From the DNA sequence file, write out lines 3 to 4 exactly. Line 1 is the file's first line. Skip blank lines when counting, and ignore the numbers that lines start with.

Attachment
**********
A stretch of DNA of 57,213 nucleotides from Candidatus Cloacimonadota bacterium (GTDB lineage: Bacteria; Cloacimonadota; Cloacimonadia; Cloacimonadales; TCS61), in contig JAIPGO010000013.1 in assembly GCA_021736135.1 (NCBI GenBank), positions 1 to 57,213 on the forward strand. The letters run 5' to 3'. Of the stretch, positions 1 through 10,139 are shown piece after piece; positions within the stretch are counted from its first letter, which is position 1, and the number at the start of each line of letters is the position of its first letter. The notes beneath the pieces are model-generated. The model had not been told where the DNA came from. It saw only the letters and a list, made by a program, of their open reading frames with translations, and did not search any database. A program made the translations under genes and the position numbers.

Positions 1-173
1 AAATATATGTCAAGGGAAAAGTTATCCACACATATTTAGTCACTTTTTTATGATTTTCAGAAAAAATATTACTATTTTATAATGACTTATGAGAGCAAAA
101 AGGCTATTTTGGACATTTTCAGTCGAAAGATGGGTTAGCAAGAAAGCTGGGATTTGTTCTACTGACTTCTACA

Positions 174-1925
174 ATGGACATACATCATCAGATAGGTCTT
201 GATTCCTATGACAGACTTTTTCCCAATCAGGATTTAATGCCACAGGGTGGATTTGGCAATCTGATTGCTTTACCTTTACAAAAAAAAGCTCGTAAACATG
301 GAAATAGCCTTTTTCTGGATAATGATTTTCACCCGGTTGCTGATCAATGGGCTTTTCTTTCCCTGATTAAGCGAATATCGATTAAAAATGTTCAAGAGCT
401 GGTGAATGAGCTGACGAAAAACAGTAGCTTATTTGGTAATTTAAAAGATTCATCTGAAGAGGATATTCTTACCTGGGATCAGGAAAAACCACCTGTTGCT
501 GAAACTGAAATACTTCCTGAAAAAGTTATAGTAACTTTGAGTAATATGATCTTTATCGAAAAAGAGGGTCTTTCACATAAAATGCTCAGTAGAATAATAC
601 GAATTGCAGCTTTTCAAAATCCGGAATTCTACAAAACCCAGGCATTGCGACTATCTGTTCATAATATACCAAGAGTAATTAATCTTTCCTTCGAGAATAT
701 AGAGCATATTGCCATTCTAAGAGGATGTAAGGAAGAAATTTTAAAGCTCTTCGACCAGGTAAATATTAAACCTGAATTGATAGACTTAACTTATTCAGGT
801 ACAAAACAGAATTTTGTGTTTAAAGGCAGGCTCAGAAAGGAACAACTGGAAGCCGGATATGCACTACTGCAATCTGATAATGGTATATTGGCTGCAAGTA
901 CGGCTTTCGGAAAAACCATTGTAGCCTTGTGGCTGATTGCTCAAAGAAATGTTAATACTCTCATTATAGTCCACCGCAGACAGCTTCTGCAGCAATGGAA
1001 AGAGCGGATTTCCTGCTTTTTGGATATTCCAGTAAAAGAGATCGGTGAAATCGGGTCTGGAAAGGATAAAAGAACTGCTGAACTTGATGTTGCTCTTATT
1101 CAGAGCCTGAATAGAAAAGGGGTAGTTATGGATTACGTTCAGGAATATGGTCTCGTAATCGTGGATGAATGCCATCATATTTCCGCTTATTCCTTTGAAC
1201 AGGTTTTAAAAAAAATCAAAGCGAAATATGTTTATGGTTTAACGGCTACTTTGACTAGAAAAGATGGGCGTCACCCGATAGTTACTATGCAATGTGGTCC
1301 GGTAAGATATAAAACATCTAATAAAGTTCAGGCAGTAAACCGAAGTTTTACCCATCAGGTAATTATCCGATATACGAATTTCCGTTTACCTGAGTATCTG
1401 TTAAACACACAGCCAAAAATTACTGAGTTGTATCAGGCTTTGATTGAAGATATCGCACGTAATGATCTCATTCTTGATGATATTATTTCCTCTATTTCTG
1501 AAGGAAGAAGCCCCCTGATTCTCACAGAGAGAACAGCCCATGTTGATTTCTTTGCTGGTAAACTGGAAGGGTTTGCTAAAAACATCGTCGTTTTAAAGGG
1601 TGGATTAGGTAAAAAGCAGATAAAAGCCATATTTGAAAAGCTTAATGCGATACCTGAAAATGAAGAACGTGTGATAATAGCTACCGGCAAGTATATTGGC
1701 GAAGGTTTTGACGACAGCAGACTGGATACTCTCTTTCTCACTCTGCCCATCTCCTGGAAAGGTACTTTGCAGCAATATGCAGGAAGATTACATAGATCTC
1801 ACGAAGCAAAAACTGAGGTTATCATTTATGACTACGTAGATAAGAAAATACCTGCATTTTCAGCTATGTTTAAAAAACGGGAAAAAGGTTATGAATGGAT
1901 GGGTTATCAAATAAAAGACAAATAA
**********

1 AAATATATGTCAAGGGAAAAGTTATCCACACATATTTAGTCACTTTTTTATGATTTTCAGAAAAAATATTACTATTTTATAATGACTTATGAGAGCAAAA
101 AGGCTATTTTGGACATTTTCAGTCGAAAGATGGGTTAGCAAGAAAGCTGGGATTTGTTCTACTGACTTCTACA